Tuesday, June 22, 2010

Attachment Parenting cont.

Thoughts on Attachment Parenting

By Emily Phifer, M.S. MFT
There are two things that I think of as foundational to parenting with an attachment basis: 1.) Babies and children are incredibly impressionable and everything that happens is an opportunity for imprinting or shaping the child’s mind, body, emotions and psyche as well as relationships with self and other. 2.) Parents aren’t perfect, and when there is a “rupture” or disruption in ideal attachment with our children, there is a golden opportunity for deeper attachment and connection in the repair.  Learning and growing can be modeled for children through the care and commitment of caregivers who are willing to admit mistakes/ disconnects and work to repair them.  Parenting children with humility and respect is of utmost importance.

Additionally, I think of attachment parenting as knowing that I'm in an intimate and intentional process of mirroring my baby, responding to her needs, and helping to develop a safe and secure attachment for her in the world as she learns and grows (my husband and I are a team in this).  On a daily basis, this mirroring and responding entails talking to Lucia as we go about our activities, showing her that I hear her sounds and see her actions, and that I am tracking her responses to the world around her.  This might mean I praise or mimic her attempts at sounds or voice inflections, that I mirror her excitement over spotting the kitty across the room, or acknowledge her frustration when I prevent her from playing with something that isn’t safe or permissible.  

Physically, I make daily effort to sit with Lucia and make good eye contact as she plays and explores, interacting with hand pats, hugs and facial expressions to show her that I am encouraging her exploration and developmental play.  Mirroring Lucia’s excitement over playing with apples and measuring cups on the kitchen floor is a way to reinforce that what matters to her matters to me, and that her being is valid and important in our world.  This modeling translates into Lucia’s internal world of secure attachment and development as a healthy self.

I want her to know that her needs and feelings and experiences matter to my husband and I and we will do our best to respond.  When she hurts herself during crawling and exploration play, we pick her up, soothe her and acknowledge that it doesn’t feel good to get hurt, and that we’re there to comfort and help her while she’s hurting.  We also model that once Lucia feels better, she is encouraged to return to playing and exploring once again with confidence that help, care and safety are available.  Lucia has the opportunity to internalize this security while having space and encouragement to explore the world around her.

We can't be perfect as parents, but when we make mistakes, we can make repairs in our bond with our baby, making the attachment even stronger. On days where I’ve grown frustrated with Lucia for one reason or another, I sometimes make a determination to "press the reset button" on my patience and admit to her that I haven't been the best I can be for her.  I apologize to her, and acknowledge that we’re going to try again, to work together to move forward, learning and growing together. Our family needs to have grace for one another as we learn and grow as individuals, and as a family unit.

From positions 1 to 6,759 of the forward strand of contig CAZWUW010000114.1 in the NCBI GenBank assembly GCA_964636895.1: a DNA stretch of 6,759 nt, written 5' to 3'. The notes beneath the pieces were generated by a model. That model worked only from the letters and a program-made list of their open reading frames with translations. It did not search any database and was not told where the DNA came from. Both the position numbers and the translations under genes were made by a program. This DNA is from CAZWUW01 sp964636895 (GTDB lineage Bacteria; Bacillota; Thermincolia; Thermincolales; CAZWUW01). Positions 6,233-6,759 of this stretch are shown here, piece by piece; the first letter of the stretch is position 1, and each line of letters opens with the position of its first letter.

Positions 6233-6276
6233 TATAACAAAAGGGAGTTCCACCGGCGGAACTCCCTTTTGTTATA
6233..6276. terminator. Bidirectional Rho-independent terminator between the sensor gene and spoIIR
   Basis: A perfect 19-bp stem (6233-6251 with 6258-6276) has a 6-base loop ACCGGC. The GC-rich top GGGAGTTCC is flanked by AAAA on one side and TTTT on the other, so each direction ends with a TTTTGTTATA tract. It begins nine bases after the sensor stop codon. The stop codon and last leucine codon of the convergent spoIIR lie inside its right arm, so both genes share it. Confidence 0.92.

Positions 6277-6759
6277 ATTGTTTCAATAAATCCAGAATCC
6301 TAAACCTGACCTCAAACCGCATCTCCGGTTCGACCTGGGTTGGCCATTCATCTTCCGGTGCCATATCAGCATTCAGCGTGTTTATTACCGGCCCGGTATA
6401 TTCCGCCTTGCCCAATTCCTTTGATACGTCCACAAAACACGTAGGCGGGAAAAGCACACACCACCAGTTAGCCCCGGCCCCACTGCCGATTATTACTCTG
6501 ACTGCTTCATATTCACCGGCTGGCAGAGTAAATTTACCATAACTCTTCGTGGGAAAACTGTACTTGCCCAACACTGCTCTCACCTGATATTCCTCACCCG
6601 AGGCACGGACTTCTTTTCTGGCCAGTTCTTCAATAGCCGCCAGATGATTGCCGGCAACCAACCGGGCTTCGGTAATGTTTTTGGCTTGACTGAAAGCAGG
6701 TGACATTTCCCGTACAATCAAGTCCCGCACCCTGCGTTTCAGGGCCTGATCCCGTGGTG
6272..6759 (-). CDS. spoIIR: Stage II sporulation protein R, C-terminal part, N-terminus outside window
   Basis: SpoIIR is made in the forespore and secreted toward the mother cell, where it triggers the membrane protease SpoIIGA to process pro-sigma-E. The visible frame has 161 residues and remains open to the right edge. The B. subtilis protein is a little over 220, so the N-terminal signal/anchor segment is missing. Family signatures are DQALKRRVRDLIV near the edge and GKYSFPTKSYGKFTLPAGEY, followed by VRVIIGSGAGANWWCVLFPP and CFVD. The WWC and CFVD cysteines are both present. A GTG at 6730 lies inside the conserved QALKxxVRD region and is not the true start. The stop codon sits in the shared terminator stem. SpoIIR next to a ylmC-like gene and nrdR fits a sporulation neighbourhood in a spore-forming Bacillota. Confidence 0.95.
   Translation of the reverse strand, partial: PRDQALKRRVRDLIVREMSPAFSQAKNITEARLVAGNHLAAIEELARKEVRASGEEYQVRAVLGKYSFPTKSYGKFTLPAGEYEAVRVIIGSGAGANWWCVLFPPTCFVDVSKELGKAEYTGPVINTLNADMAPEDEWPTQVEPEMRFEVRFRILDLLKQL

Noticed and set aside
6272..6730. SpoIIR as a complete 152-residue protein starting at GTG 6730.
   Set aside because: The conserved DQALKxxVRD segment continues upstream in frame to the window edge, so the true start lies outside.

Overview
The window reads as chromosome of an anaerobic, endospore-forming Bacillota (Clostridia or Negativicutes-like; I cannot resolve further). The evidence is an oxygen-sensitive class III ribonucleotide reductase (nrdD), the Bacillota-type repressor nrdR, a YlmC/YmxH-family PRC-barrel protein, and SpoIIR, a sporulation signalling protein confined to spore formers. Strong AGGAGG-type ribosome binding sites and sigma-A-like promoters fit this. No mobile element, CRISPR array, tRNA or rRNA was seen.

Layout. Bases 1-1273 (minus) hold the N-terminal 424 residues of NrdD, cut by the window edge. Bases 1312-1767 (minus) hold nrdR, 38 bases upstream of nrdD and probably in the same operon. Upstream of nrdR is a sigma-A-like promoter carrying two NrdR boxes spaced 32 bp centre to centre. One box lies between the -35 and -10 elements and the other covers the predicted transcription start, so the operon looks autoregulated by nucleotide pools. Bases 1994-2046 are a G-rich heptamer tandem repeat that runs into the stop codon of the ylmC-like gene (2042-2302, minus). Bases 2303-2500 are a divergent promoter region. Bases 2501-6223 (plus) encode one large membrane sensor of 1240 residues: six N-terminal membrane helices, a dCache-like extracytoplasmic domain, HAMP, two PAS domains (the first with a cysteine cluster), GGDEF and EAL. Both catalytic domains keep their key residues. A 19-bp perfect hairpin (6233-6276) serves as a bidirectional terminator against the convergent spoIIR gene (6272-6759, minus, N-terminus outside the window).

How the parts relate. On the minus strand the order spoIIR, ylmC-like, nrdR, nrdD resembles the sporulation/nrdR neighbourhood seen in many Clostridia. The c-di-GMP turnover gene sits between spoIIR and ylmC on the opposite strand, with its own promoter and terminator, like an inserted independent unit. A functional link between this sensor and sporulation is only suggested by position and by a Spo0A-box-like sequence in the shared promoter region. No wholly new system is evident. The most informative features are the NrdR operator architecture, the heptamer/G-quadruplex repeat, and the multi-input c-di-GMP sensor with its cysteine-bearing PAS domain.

I also recognize that there must be room for my own self care as I care for my baby- so I have to find a balance of caring for myself and my marriage, while responding as best as I can to my baby's needs.  This has perhaps been the biggest challenge for me in being a new parent, as a baby’s needs can be all-encompassing and, at times, demanding.  Self care and balance in our family life includes finding little ways to nurture my own care (reading, going for a walk, listening to favorite music, coffee with a friend) and that of my marriage (comparing notes from the day, sitting down for a meal at the table together after Lucia is in bed, watching a show in the evening or getting away for a date). Attuning to our baby is a physical, emotional, spiritual and mental journey.  Healthy attachment is a foundational and life-giving gift we can give to our children. 

OK ready to learn more about parenting in an attached rather than a detached or unattached way? 
Listen to our discussion on KVEC.
Come to a gathering of my South County Holistic Mamas and Papas and listen, watch and learn. Ask to join the facebook group to get invites.
Attend a La Leche League meeting near you. Meetings in SLO & Los Osos. I'll soon be leading meetings in the South County! Not from SLO?
Learn the 8 principals of Attached Parenting.
Read a book! I recommend these books: 
The Continuum Concept by Jean Liedloff, one of the founders of this cultural change, who took a fresh look at parenting from an anthropological/cultural point of view and sparked a fire that is still going
Attachment Parenting Book by William and Martha Sears, Dr. Sears is the beloved author of many books including The Baby Book a must read by this generation of parents. 
Attached at the Heart by Barbara Nicholson and Lysa Parker, the founders of Attachment Parenting International

I believe every family is unique and each person within that family is unique. As parents we are faced with daily challenges. One of those challenges is trying to be the best parent we can be at any given moment to each of our kids. There is no one right answer for every person but every human being deserves to be raised with respect, compassion and understanding. Finally I leave you with this statement which is said at every La Leche League meeting, 
"Take what works for your family and leave the rest." 

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